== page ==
Take Two #130: Building the Law
By Kyra-lin Hom
To address an issue from my last column (the Supreme Court decision regarding cell phone searches): No, I don't believe it's right for criminals to get off on technicality. However, as soon as we start administering arbitrary law we start playing God. Our legal system is frustrating, and it doesn't always end up with the good guys riding into the sunset. It is not always 'right,' and it certainly isn't perfect. But it is, at core, stable and reliable – necessary foundations for a nation the size of ours.
I haven't always felt this way. Not by far. It wasn't until I actually started (collegiately) studying law and criminology that I realized our system isn't the broken mess we casually think it is. I still believe our nation would benefit from a rough scrub brush, but I now understand why that isn't practical.
So why isn't it? Because of precedent. As I've said and you've likely heard before, our law is built on a handful of statutes and an unconscionable amount of legal history. Each and every nuance of each and every case and judicial decision ever since our nation's founding is applicable to us today. Given, many decisions have been overruled over the nearly 250 years of our nation's existence (for example, most pre-civil rights civil law decisions), but you get the point. This means we have a uniquely flexible and adaptive legal system – that is if you can slog through all that history.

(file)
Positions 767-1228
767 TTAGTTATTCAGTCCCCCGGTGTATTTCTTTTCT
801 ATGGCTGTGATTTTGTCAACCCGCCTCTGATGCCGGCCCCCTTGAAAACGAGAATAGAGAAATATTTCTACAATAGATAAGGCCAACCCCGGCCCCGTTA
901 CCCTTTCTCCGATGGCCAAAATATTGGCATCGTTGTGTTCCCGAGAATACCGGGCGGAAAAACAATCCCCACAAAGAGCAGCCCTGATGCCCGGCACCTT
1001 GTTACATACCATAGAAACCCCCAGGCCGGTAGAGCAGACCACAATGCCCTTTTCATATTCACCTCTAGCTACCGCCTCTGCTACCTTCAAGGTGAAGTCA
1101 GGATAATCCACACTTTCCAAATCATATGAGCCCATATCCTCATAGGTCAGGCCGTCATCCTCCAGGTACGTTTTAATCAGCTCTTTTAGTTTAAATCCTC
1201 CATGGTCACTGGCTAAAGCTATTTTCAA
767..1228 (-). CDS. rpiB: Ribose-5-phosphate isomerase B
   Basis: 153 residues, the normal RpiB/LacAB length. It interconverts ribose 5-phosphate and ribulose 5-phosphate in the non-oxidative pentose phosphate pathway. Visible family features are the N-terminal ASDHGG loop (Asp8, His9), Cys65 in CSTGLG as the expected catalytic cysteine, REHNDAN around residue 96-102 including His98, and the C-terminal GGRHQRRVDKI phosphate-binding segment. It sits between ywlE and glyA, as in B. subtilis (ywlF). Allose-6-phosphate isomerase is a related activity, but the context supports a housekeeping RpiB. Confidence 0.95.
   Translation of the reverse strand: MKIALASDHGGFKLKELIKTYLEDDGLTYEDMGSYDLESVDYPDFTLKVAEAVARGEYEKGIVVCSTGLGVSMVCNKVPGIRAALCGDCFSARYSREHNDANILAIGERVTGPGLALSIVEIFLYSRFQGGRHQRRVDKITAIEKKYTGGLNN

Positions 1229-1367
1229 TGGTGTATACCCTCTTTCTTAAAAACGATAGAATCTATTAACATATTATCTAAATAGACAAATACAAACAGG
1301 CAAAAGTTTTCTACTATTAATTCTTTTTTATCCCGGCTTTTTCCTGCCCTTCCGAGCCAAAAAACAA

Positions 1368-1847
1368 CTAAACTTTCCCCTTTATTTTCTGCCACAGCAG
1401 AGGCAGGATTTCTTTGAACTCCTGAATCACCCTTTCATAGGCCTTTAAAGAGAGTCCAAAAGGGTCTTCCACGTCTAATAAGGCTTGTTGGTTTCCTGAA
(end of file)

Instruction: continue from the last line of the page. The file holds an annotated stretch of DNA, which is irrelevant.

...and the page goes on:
The downside is that there is no room for case by case rule bending. Maybe in small claims courts, sure (where you often don't even have to have a law degree to be a judge). But not in the high courts and certainly not in the Supreme Court.
Take the case at hand about cell phone searches, Riley v. California. Had the Supreme Court denied Riley's appeal it would now stand that, according to federal law, police could search through, download, and save any data accessible on or via your cell phone as long as they had a legitimate reason to stop you. That includes reasons as light as loitering or having expired tabs on your car. I'm not saying that police would abuse such powers, only that they could have down so (according to federal law) had the Supreme Court decided differently.
I don't have anything more illicit on mine that a few questionable Google searches, but that doesn't mean I want my photo library saved on a police database. (And let's not even get started on the landslide of Fourth Amendment crumbling that that could have initiated. Remember, it's all about precedent.)
So am I happy that a gang-affiliated killer walked away with minimal charges? Of course not. But once Riley's appeal reached the Supreme Court, the issue at hand was, for better or worse, no longer about him but about all of us. The entire nation. And not just right now but every year ahead of us. Precedent.
This might seem like a strange stance for me to take, seeing as I'm studying how to prevent crime and enforce the law. But these kinds of rules have historically helped law enforcement officers be ultimately more effective. When there is a guideline to work within there is less room for error. Take Miranda Rights for example, as everyone with a TV should now be familiar with these. When Miranda Rights were established, police suddenly had pitch black and white guidelines to work within: say the words, call it good, move on. Less room for error. More freedom to work.
No system is perfect. But as I learned the hard way, it's best to at least try and understand its basic underpinnings before you knock it.